This is Kraków's third oldest synagogue, completed in 1563. Unique for having its prayer room upstairs, it’s widely speculated that the High synagogue was designed as such to protect the congregation from unfriendly neighbours. The design didn’t save it from being the subject of arson during WWII sadly, and today no original furnishings remain. The mostly white-washed upstairs prayer room has retained only scant details from the original wall frescos, however, the Aron Kodesh (torah ark) - which includes two small griffins - has survived. The size of the high-ceilinged room indicates that it was a magnificent space before its destruction, but today it represents a minor detour on a tour of Kazimierz hosting a small exhibit of photos and family histories of Cracovian Jews from the inter-war period. On the ground floor is a Jewish bookstore run by Galicia Jewish Museum.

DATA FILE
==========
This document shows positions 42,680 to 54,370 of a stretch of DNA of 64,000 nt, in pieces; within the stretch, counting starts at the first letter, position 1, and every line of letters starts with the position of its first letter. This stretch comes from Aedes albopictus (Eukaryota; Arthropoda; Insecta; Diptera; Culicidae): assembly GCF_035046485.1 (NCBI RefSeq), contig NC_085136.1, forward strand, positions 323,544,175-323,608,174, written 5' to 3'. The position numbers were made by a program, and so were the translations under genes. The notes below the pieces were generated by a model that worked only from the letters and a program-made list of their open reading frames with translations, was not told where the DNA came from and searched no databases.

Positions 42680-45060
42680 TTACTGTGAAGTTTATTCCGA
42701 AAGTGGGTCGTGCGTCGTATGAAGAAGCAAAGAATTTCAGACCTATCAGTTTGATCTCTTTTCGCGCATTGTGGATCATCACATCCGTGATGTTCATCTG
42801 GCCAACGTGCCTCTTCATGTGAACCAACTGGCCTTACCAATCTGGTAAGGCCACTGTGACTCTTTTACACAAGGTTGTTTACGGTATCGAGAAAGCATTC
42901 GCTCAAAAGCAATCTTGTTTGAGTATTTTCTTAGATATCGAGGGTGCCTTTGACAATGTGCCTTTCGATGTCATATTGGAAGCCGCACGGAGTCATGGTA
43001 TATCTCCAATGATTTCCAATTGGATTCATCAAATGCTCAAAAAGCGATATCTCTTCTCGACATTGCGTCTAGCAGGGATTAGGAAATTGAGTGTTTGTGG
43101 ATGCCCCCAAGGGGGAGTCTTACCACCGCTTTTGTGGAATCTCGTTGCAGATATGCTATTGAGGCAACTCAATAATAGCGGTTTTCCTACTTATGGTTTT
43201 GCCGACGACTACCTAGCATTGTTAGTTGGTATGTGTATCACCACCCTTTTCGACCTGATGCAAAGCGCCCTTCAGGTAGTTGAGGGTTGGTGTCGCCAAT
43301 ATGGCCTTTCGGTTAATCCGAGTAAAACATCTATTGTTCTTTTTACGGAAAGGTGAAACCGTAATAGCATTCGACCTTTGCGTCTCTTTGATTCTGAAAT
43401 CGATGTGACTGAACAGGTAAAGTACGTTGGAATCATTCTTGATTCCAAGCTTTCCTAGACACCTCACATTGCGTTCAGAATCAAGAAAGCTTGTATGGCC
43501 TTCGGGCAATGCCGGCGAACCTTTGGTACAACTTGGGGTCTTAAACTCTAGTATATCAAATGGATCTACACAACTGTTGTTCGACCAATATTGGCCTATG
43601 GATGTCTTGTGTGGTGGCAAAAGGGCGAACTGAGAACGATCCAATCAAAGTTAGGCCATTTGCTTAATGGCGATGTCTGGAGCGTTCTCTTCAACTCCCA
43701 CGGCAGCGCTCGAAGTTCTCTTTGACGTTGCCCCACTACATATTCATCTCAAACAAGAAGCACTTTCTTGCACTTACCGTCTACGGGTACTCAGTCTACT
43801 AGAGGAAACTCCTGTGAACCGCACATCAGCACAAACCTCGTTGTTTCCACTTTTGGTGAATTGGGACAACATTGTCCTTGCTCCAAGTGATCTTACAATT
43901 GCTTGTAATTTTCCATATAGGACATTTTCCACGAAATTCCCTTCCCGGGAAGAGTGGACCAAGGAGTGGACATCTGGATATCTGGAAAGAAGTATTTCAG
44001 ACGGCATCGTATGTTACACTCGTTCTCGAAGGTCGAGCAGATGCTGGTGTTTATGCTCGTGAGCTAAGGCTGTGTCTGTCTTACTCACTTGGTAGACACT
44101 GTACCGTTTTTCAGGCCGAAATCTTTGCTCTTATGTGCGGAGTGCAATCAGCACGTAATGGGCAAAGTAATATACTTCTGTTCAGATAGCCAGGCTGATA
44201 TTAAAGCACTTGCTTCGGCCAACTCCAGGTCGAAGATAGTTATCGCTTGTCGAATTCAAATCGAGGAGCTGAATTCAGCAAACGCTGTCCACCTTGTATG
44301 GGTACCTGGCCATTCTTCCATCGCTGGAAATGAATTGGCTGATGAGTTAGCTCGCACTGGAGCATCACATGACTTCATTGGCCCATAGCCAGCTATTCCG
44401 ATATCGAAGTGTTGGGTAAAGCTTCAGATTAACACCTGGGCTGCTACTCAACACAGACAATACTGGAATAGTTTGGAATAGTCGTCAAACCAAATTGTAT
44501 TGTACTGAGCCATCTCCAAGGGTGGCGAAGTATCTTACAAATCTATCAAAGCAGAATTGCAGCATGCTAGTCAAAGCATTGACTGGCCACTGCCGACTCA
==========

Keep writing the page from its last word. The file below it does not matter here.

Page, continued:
Admission to upstairs exhibit 12/9zł, children under 10 free.